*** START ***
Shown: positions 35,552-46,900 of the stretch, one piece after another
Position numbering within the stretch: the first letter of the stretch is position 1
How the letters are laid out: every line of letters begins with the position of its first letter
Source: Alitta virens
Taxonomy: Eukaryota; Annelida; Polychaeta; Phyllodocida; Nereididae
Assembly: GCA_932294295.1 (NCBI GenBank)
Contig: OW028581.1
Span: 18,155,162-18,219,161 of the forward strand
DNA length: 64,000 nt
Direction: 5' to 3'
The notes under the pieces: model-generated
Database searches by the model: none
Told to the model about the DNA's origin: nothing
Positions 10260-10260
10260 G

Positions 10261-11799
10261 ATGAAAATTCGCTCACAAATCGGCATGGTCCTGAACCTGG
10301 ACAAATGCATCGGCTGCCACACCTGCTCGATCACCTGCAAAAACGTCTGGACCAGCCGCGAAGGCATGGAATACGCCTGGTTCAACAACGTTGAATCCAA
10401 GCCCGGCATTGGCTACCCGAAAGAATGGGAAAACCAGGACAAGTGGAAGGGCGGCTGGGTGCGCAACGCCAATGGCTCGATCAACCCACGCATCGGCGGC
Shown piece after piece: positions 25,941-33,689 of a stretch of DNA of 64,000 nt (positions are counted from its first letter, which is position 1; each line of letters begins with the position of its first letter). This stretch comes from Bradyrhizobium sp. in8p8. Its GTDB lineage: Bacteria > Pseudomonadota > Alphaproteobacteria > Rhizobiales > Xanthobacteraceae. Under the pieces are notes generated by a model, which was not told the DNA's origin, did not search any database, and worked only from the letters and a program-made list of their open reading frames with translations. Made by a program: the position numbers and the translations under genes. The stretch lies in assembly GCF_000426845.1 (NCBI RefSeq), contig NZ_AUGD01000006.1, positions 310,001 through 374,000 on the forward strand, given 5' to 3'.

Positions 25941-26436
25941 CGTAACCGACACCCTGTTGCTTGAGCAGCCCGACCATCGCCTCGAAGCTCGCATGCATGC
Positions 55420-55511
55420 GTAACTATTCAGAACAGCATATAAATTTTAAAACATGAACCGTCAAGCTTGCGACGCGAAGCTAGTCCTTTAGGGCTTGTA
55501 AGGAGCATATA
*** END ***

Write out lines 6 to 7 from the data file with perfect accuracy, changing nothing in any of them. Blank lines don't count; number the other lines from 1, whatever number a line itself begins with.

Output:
Assembly: GCA_932294295.1 (NCBI GenBank)
Contig: OW028581.1